The Hawaii longitudinal study of personality and health, which began in 1959 is an ongoing investigation of 2000 first‐ through sixth‐grade elementary school children who were first assessed on their personality traits. Today 73% of participants are still happy to be involved in research.

The current findings tend to support the view that during the 40s and 50s, Extraversion and Openness remain relatively stable, where as Agreeableness, Conscientiousness, and Emotional Stability show slight increases over time.

How does this relate to our day to day behaviour?

In my opinion, irrespective of whether the origin of our personality may lies in our biology and or environment, self‐regulation remains the most important driving force in the shaping of our day to day behaviour.

We all have unique cognitive schemas that we develop to categorise our social world and shape our behaviour:

(a) encodings or categories for construing the world,

(b) expectancies and beliefs about the world (e.g., self-efficacy),

(c) affects, goals and values,

(d) competencies, and

(e) self-regulatory plans.

Remember that we are uniquely characterised by the content of these systems, by the particular way they are inter-connected, and their accessibility.

So what about leadership?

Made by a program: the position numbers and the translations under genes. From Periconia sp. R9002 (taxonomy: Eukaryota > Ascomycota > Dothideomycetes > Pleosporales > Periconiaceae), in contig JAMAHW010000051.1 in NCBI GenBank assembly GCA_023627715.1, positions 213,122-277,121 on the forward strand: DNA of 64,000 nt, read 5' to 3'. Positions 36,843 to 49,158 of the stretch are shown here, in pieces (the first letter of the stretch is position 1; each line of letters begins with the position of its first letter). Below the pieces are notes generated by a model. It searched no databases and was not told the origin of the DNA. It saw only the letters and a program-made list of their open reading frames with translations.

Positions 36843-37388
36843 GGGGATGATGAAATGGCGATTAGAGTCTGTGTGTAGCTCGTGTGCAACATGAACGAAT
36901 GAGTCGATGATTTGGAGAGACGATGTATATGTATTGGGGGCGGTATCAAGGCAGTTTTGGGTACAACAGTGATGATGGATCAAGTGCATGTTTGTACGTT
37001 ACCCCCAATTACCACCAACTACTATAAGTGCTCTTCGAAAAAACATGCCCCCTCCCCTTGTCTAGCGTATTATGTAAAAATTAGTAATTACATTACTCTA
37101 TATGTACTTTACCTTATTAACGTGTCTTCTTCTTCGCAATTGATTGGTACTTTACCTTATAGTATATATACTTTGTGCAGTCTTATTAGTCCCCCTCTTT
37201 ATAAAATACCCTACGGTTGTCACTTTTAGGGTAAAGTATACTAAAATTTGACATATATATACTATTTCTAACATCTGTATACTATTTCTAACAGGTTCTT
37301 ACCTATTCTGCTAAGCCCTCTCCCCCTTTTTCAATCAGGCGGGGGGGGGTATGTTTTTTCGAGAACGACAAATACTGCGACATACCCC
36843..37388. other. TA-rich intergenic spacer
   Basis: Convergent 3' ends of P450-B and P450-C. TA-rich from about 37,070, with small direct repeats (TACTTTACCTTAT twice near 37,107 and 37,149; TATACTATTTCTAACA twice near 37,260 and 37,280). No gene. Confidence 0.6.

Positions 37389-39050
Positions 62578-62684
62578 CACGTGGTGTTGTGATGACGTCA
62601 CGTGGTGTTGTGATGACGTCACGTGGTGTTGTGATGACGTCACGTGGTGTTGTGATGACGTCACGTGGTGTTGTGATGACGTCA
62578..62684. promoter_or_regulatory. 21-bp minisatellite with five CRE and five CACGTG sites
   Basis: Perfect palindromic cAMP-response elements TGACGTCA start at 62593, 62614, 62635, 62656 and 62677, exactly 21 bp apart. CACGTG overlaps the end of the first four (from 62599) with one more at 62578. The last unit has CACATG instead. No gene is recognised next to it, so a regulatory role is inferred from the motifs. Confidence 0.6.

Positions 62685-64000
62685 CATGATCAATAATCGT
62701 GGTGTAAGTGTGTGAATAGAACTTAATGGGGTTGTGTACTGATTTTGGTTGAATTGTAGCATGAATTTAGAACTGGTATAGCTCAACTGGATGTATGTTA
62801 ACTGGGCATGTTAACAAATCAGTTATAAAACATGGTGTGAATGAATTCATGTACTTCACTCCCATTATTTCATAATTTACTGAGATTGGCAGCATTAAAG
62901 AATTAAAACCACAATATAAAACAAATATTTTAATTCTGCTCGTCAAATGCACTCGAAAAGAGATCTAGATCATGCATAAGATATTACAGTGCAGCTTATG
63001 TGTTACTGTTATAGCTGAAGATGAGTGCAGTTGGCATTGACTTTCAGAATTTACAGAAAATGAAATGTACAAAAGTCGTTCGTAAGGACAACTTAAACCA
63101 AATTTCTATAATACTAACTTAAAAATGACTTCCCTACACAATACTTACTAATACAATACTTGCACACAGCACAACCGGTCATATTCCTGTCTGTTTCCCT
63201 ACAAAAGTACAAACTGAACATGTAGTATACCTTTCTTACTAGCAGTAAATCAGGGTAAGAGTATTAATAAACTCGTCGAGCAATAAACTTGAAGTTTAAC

As with any transition, leaders have the opportunity to decide if it will change them for the better or worse. Good leaders are constantly motivated to improve their behaviour irrespective of their personality, habits or ignorance. They know that explanations for behaviour do not serve as excuses for inappropriate actions. My brave clients, and their bosses, have decided that leadership is the perfect time to improve their self-awareness, emotional intelligence and behaviour. Are you ready to?



Kay L. Ritchie , & Robin S. S. Kramer,(2016) Why (and how) Superman hides behind glasses: the difficulties of face matching. Journal of Geek Studies 3(2): 12–16.

Li, W.-D., Li, S., Feng, J. (Jasmine), Wang, M., Zhang, H., Frese, M. and Wu, C.-H. (2020). Can becoming a leader change your personality? An investigation with two longitudinal studies from a role-based perspective. Journal of Applied Psychology.

Boer, L., Klimstra, T.A., Branje, S.J.T., Meeus, W.H.J. and Denissen, J.J.A. (2019). Personality Maturation during the Transition to Working Life: Associations with Commitment as a Possible Indicator of Social Investment. European Journal of Personality, 33(4), pp.456–467.

Hennecke, M., Bleidorn, W., Denissen, J. J. A., & Wood, D. (2014). A three‐part framework for self‐regulated personality development across adulthood. European Journal of Personality, 28, 289–299.

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Hampson, S.E. (2012). Personality Processes: Mechanisms by Which Personality Traits “Get Outside the Skin.” Annual Review of Psychology, [online] 63(1), pp.315–339. Available at:

‌ Ardelt, M. (2000). Still Stable after All These Years? Personality Stability Theory Revisited. Social Psychology Quarterly, [online] 63(4), pp.392–405. Available at: [Accessed 12 Oct. 2019].

Hampson, S.E. and Edmonds, G.W. (2017). A New Twist on Old Questions: A Life Span Approach to the Trait Concept. Journal of Personality, 86(1), pp.97–108.

‌ (n.d.). Personalities Can Change After Taking on Leadership Roles. [online] Available at: [Accessed 1 Dec. 2020].